How to be informed. Most articles, publications, and articles are inaccurate. Read with skepticism and ask a lot of questions.

A Beginner’s Guide to Reading Scien­tific Research

Scien­tific journal arti­cles can be incred­ibly intim­i­dating to read, even for other scien­tists. Heck, I have a Ph.D. in a research science and have authored scien­tific papers, but some­times I look at a research report outside my field of study and just go, “Nope, can’t deci­pher this.”

Learning to read them is an impor­tant skill, however, in today’s envi­ron­ment of what I call “research sensa­tion­alism.” This is where the popular media gets hold of a scien­tific research report and blows the find­ings WAY out of propor­tion, usually while misrep­re­senting what the researchers actu­ally did and/or found. You know what I’m talking about.

Read full article: Marks Daily Apple, “A Begin­ner’s Guide to Reading Scien­tific Research”

Level 1 — Best Support” November 2012

Prac­tice­Wise, the com­pany that main­tains the Amer­i­can Acad­emy of Pedi­atrics “Evidence-based Child and Ado­les­cent Psycho-social Inter­ven­tions” ele­vated biofeed­back to “Level 1 — Best Sup­port” as an inter­ven­tion for Atten­tion & Hyper­ac­tiv­ity Behav­iors. Stud­ies influ­enc­ing the deci­sion included:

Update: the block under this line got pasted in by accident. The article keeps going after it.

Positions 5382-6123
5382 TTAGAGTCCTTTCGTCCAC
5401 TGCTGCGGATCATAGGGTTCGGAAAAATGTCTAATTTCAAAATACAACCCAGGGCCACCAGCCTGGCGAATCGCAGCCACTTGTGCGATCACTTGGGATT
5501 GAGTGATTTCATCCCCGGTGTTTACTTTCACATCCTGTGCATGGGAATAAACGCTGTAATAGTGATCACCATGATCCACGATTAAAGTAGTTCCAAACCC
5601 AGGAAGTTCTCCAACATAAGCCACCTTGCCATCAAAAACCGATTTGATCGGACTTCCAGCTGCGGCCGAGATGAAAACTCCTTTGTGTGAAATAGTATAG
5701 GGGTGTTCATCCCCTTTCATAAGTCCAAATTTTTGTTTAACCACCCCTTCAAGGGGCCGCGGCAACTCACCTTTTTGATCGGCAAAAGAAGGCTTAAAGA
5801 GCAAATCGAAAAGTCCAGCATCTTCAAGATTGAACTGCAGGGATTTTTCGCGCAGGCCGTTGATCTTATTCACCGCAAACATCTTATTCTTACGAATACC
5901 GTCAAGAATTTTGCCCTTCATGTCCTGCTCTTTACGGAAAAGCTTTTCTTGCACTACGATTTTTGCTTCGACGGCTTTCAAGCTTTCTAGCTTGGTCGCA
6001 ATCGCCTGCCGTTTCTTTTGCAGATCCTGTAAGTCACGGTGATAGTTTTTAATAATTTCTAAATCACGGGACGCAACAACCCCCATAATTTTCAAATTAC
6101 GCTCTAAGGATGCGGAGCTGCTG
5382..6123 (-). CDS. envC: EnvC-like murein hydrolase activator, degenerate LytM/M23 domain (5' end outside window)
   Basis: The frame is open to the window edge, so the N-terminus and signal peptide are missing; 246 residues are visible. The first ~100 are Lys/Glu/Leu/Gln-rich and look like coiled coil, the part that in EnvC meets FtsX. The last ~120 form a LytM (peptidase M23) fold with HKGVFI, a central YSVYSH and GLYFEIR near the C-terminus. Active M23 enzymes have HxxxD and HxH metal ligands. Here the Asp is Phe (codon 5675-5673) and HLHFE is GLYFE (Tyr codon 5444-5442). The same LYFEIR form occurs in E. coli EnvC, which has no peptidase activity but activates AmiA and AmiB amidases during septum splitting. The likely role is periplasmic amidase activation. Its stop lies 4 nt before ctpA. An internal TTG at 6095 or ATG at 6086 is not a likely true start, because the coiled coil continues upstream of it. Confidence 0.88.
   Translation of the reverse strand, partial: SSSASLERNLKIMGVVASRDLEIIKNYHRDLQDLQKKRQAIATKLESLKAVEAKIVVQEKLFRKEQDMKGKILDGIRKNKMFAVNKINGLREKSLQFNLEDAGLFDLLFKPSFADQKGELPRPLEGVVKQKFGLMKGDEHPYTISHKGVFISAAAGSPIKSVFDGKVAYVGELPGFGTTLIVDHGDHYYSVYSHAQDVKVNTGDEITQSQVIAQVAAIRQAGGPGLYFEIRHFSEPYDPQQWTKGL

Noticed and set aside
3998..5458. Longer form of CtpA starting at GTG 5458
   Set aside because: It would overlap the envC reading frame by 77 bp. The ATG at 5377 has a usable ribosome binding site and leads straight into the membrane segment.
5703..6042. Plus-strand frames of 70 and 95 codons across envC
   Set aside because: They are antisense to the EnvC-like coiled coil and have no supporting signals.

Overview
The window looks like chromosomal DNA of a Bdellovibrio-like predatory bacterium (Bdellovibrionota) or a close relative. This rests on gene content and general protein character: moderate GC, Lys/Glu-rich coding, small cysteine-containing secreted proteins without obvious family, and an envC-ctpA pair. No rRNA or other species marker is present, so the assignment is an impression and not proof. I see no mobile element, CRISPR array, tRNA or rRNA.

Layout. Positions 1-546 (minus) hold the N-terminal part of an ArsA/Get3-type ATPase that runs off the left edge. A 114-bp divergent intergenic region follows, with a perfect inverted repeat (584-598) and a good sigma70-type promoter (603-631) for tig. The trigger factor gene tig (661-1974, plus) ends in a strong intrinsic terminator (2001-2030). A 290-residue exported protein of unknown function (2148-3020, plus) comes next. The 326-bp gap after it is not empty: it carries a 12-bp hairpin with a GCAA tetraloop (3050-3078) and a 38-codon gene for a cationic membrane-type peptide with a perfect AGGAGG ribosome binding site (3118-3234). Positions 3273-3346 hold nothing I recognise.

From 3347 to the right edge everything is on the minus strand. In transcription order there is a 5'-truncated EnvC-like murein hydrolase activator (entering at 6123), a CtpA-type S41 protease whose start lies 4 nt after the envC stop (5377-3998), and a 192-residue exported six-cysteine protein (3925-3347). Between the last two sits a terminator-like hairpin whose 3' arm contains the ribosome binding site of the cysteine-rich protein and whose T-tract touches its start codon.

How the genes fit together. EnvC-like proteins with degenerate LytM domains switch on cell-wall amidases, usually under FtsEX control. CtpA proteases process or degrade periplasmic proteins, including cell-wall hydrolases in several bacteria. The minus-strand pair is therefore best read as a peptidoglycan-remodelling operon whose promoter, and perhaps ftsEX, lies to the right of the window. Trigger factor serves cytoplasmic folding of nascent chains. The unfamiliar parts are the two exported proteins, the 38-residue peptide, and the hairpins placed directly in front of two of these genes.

• Beau­re­gard, M., & Levesque, J. (2006). Func­tional mag­netic res­o­nance imag­ing inves­ti­ga­tion of the effects of neu­ro­feed­back train­ing on neural bases of selec­tive atten­tion and response inhi­bi­tion in chil­dren with atten­tion-deficit/hy­per­ac­tivity dis­or­der. Applied Psy­chol­ogy and Biofeed­back, 31, 3–20.
  • Gevensleben, H., Holl, B., Albrecht, B., Vogel, C., Schlamp, D., et al. (2009). Is neu­ro­feed­back an effi­ca­cious treat­ment for ADHD?: A ran­dom­ized con­trolled clin­i­cal trial. Jour­nal of Child Psy­chol­ogy and Psy­chi­a­try, 50, 780–789.
  • Levesque, J., Beau­re­gard, M., & Men­sour, B. (2006). Effect of neu­ro­feed­back train­ing on the neural sub­strates of selec­tive atten­tion in chil­dren with atten­tion deficit/hyperactivity dis­or­der: A func­tional mag­netic res­o­nance imag­ing study. Neu­ro­science Let­ters, 394, 216–221.
  • Omizo, M. M., & Michael, W. B. (1982). Biofeed­back-induced relax­ation train­ing and impul­siv­ity, atten­tion to task, and locus of con­trol among hyper­ac­tive boys. Jour­nal of Learn­ing Dis­abil­i­ties, 15, 414–416.
  • Rivera, E., & Omizo, M. M. (1980). The effects of relax­ation and biofeed­back on atten­tion to task and impul­siv­ity among male hyper­ac­tive chil­dren. The Excep­tional Child, 27, 41–51.


Comprehensive Neurofeedback Bibliography, by D. Corydon Hammond, Ph.D/Professor, Physical Medicine and Rehabilitation, University of Utah School of Medicine

Frank H. Duffy, M.D., Professor and Pedi­atric Neurol­o­gist at Harvard Medical School, stated in an edito­rial in the January, 2000 issue of the journal Clin­ical Elec­troen­cephalog­raphy that the schol­arly liter­a­ture suggests that neuro­feed­back should play a major ther­a­peutic role in many diffi­cult areas. “In my opinion, if any medica­tion had demon­strated such a wide spec­trum of effi­cacy it would be univer­sally accepted and widely used” (p. v). “It is a field to be taken seri­ously by all” (p. vii).